From the moment we landed, I felt a jarring disconnect, a clear mismatch in my gut. I was overwhelmed, irritated, and disheartened by the disrepair of everything. The grime and cacophony, once merely backdrop, have now taken centerstage, coloring every sight and experience. As if to epitomize the experience, my LIRR train constantly lost power mid-air like some sort of dystopian horror scene, plunging us into fleeting pockets of an alternate reality. I questioned myself: have I always felt this way?
No, definitely not.
I had visited New York a couple of times before, six years ago, to be exact, and had a great time taking in what it had to offer. While it wasn’t love at first sight, The layered density of New York did nestled me in an embrace of inspiration and nostalgia. As a child who grew up in a Chinese urban jungle, I yearned for that safety in anonymity, to be a small node in the vast tapestry.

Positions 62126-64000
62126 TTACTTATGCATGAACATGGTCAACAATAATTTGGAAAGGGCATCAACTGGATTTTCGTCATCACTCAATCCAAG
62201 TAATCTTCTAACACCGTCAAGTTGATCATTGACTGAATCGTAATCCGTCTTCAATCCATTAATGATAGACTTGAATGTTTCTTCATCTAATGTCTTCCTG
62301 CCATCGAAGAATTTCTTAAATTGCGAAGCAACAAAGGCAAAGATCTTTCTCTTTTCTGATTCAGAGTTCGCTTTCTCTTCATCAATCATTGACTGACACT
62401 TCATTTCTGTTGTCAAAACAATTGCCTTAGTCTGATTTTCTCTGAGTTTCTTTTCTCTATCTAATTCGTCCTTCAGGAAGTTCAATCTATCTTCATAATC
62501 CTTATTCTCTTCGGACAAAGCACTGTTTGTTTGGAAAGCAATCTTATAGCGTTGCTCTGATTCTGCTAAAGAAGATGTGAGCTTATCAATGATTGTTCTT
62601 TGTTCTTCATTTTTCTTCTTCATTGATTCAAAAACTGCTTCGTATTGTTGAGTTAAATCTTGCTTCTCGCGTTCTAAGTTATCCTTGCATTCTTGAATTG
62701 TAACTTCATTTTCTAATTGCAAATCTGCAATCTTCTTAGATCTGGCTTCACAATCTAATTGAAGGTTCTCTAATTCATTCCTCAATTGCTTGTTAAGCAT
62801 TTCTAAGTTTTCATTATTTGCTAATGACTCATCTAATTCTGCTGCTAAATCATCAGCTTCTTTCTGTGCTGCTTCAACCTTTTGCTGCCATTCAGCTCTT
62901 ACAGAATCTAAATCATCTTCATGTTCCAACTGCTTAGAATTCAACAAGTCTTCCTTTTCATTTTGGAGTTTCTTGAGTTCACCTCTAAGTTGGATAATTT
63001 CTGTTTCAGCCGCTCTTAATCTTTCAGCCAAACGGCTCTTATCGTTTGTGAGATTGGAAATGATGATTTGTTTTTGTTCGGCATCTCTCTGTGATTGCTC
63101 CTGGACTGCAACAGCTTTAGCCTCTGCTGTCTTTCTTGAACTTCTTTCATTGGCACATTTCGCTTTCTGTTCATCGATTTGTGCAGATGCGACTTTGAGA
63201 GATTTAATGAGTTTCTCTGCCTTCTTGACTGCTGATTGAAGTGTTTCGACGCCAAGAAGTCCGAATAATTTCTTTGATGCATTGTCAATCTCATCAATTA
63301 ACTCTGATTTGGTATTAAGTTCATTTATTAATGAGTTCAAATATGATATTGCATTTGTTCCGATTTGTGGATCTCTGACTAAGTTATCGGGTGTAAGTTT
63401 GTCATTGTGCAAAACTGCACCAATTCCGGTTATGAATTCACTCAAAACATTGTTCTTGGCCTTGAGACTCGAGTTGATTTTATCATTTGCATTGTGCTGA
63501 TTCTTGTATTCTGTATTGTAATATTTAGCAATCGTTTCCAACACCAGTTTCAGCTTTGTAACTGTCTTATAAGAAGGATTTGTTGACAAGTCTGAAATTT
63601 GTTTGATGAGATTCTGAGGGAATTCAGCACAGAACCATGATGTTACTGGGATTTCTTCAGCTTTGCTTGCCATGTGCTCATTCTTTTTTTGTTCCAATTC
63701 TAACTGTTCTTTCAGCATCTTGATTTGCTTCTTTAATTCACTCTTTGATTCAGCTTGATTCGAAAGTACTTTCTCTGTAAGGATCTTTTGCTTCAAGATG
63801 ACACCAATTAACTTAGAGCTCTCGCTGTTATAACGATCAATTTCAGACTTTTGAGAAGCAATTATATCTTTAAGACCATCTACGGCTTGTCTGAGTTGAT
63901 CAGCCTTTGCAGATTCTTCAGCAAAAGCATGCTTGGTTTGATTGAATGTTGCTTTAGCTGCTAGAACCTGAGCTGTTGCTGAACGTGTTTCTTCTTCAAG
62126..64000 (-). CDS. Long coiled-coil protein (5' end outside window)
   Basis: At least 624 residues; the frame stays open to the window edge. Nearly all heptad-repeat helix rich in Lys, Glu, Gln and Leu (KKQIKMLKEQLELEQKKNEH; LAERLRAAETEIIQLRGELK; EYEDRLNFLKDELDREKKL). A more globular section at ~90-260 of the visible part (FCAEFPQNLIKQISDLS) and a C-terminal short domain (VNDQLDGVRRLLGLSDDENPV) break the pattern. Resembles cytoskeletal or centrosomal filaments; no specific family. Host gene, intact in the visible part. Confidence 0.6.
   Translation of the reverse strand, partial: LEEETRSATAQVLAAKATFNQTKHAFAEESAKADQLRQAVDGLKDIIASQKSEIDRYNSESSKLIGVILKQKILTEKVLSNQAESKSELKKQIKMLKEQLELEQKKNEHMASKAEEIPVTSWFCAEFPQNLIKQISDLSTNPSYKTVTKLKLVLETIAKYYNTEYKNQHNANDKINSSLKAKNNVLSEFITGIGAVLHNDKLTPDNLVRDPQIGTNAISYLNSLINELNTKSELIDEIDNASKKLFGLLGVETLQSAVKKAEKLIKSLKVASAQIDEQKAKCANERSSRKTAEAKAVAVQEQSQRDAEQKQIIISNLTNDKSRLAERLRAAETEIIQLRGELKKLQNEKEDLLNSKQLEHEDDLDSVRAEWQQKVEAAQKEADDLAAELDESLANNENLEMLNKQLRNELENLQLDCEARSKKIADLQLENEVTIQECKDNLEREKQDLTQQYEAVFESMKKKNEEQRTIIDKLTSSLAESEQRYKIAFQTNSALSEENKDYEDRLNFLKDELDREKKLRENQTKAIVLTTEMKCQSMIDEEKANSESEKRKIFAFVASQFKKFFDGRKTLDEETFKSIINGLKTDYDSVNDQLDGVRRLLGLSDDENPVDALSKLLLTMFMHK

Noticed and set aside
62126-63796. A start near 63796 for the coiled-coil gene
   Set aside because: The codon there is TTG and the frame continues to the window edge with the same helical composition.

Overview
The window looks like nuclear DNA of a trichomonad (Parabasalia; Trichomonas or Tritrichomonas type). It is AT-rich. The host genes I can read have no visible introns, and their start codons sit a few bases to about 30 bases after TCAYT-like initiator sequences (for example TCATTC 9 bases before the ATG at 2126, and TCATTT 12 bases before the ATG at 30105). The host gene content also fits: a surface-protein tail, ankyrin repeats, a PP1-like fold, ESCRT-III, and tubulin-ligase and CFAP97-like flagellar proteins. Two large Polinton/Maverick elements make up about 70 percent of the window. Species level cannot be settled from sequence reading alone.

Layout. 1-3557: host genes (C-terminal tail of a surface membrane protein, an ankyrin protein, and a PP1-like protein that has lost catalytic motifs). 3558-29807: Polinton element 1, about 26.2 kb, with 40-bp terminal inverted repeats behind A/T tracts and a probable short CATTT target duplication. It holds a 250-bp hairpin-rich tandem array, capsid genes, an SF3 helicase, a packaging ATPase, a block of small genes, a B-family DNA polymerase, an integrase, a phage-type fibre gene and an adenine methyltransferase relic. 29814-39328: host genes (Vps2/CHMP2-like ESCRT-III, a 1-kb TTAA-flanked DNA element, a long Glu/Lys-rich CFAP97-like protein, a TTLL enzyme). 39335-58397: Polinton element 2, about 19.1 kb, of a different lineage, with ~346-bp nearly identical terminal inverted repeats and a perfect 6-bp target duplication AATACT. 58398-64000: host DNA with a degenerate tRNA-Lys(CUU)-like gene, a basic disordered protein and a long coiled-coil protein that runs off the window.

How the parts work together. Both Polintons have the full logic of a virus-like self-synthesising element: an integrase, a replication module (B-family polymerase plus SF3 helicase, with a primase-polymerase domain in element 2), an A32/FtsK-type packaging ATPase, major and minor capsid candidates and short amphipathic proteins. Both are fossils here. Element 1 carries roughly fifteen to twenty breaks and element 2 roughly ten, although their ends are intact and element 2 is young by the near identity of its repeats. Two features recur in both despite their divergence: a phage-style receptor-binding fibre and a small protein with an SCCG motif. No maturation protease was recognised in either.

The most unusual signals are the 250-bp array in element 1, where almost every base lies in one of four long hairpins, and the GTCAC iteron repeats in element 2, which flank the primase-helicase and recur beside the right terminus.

Something was different this time. Something was different about me. The lush nature and spacious roads of the Bay Area had pampered me. The harmonious contrast of order and chaos in Tokyo had stolen my heart. I spent most of my pre-pandemic working years traveling between these two metropolitan areas with polar opposite priorities, and somewhere along the way, New York has fallen off my picture of what an ideal living environment looks like.
It is not New York’s fault. Or at least, not entirely. I’ve met a colleague and friend last year who in fact preferred the cyberpunk-esque, fend-for-yourself vibe of a city like New York. He wasn’t alone. All over the world, movies and shows idolized the urban “Wild West” that is this East Coast jewel. Fairly so, for it is an entire world compressed into 300 square miles, a place where the extraordinary unfolds.
But it’s no longer a place for me. And that realization left me with a tinge of disappointment and wistfulness.